Chief Justice, Supreme Court drum in new term

By Steve Korris and Chris Dickerson | Jan 13, 2009

Chief Justice Brent Benjamin

The John Marshall Fife and Drum Corps from Marshall University performed at the start of the ceremony opening the January 2009 term of the West Virginia Supreme Court of Appeals on Jan. 13. (Photo by Michael Switzer, courtesy of the state Supreme Court)

The new state Supreme Court, from left, includes Justice Margaret Workman, Justice Robin Jean Davis, Chief Justice Brent Benjamin, Justice Thomas McHugh and Justice Menis Ketchum. McHugh is sitting temporarily for ailing Justice Joseph Albright.

CHARLESTON – Brent Benjamin, on his first day as Chief Justice of the West Virginia Supreme Court of Appeals, presided over a new kind of ceremony that promised a new kind of Court.

For the opening of the current term on Jan. 13, he even brought a band.

The John Marshall Fife and Drum Corps from Marshall University performed to begin the ceremony. No one in the room could remember hearing live music there.

Benjamin then read memorials for 28 West Virginia attorneys who died last year. He turned the memorials into a half hour history lesson full of heroes and humor.

Benjamin's event managed to break tradition while honoring the past.

Although the green uniforms of the fife and drum corps dazzled against a backdrop of black robes, the name of the group sent Benjamin back 200 years.

He called John Marshall "the father of American jurisprudence."

He introduced newly elected Justice Menis Ketchum, identifying him as a graduate of Ohio University in Athens. Benjamin said Warren Miller was the only other Justice who graduated there.

"He was a really smart guy," said Ketchum.

"He was a Republican," Benjamin, also a Republican, countered.

"He was a misled really smart guy," said Ketchum, a Democrat.

Benjamin introduced newly re-elected Justice Margaret Workman and noted that along with Justice Robin Davis, the Court had two women who had twice been elected statewide.

After he read memorials for lawyers, he invited guests to deliver memorials for five judges who died last year.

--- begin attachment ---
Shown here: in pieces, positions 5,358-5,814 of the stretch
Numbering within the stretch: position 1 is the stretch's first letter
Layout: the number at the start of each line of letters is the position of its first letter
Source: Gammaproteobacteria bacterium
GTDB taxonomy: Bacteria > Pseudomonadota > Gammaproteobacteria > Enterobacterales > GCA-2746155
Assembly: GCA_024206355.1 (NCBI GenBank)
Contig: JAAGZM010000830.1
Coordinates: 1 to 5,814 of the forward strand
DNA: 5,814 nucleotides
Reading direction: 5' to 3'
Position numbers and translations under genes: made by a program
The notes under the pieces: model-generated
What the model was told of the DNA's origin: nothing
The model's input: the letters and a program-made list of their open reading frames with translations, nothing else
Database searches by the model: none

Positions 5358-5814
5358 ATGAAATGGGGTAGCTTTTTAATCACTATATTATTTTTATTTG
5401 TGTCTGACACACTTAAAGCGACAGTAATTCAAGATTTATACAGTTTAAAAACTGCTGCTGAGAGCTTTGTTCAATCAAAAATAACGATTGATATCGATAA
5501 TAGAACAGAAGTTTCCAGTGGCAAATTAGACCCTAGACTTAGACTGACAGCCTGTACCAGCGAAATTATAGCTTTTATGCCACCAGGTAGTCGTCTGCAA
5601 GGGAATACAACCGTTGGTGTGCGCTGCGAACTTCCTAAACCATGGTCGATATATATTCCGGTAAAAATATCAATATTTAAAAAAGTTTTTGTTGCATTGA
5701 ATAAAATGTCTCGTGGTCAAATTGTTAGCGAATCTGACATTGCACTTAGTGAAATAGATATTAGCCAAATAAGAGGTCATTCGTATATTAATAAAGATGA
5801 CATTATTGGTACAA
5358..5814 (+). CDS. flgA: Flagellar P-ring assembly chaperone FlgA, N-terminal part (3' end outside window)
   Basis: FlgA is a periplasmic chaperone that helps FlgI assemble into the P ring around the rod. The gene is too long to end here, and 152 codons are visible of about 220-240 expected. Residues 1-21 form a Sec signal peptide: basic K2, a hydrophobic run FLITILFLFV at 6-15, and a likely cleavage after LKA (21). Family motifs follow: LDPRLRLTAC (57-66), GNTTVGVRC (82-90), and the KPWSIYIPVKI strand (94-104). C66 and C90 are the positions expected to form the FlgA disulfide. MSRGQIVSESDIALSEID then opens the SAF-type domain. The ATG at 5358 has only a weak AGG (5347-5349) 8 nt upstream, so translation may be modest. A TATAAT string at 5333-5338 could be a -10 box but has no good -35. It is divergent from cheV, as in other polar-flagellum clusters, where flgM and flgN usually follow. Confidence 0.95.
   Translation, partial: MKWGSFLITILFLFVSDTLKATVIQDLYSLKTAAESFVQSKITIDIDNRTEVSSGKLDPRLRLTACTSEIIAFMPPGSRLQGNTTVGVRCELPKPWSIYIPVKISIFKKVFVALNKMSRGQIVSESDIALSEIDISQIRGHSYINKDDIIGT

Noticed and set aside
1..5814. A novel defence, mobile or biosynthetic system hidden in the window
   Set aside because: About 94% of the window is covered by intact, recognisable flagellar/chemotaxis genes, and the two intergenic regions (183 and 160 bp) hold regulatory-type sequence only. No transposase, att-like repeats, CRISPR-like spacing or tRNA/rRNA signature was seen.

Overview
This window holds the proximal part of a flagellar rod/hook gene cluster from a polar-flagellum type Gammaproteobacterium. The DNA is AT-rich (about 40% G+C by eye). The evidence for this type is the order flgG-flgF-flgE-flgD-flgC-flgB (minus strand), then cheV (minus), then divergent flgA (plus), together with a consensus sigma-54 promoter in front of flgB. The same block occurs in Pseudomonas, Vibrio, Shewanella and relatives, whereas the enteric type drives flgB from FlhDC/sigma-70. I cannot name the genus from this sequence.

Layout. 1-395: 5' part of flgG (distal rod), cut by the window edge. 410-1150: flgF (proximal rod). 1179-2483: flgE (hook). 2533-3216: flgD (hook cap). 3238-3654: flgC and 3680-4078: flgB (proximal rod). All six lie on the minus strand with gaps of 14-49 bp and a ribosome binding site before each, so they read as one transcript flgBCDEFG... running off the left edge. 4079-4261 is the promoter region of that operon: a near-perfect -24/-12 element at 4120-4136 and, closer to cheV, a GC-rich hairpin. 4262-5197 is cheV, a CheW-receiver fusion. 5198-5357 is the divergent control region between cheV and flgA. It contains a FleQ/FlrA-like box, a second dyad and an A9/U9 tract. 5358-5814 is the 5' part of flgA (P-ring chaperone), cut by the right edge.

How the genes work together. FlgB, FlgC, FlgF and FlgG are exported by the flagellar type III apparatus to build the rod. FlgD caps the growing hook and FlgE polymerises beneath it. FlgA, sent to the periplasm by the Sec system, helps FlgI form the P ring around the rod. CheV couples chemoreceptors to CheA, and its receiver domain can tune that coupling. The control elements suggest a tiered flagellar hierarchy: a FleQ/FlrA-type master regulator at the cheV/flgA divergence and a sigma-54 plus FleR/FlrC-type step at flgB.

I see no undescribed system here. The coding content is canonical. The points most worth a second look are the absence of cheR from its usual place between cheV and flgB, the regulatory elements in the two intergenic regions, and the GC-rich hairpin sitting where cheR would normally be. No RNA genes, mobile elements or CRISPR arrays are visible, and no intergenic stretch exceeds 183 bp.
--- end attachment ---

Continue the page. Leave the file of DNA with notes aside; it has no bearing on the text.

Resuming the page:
Former House Speaker Robert Kiss remembered Judge Robert Ashworth. Senior status Justice Thomas McHugh remembered Justice Thomas Miller. Circuit Judge L.D. Egnor remembered Judge Dan Robinson. Circuit Judge Christopher Wilkes remembered Judge Vance Sencindiver. Circuit Judge Drew Crislip remembered Judge Robert Staker.

Benjamin wrapped up the event by promising "lots of initiatives" in 2009.

He said the Court would appoint a commission on his Access to Justice program.

"We don't have meaningful access to justice for a lot of people," he said. "Those of low and moderate incomes don't always have access to civil justice."

He said attorney Nathan Bowles stated, "No one is above the law and no one should be below the law."

"It will be a long process and we will take baby steps," Benjamin said, adding that he hoped to expand drug courts that help people turn around their lives.

He also said the Court will continue making progress on electronic filing.

He said the Court would continue working with legislators to create business courts for speedier handling of commercial disputes.

"It's going to be a wonderful year," Benjamin said after the ceremony. "We have two new justices. We're headed in a new direction."

As for the ceremonial opening, Benjamin said he hopes future chief justices make the event an annual occurrence.

"It was especially touching when the widow of one of those we honored told me after the ceremony how appreciative she was of what we had done," he said. "It was most touching, and that shows me that we need to do this.

"It was our way to show our appreciation for what her husband -- and all of the others we honored -- did. But for me, she gave this entire event a personal face to remember with this personal memorial.

"The people we lost, those we honored, did so many things for the legal profession and for the state."

As Benjamin's year begins, seldom has a greater opportunity presented itself for change.

Justices Spike Maynard and Larry Starcher have departed at the end of 12-year terms, making room for Ketchum and Workman.

Voters didn't re-elect Maynard, and Starcher didn't seek re-election.

Even before they left, Justice Joseph Albright left his job temporarily due to illness.

McHugh, a former Justice, has substituted for Albright since September.

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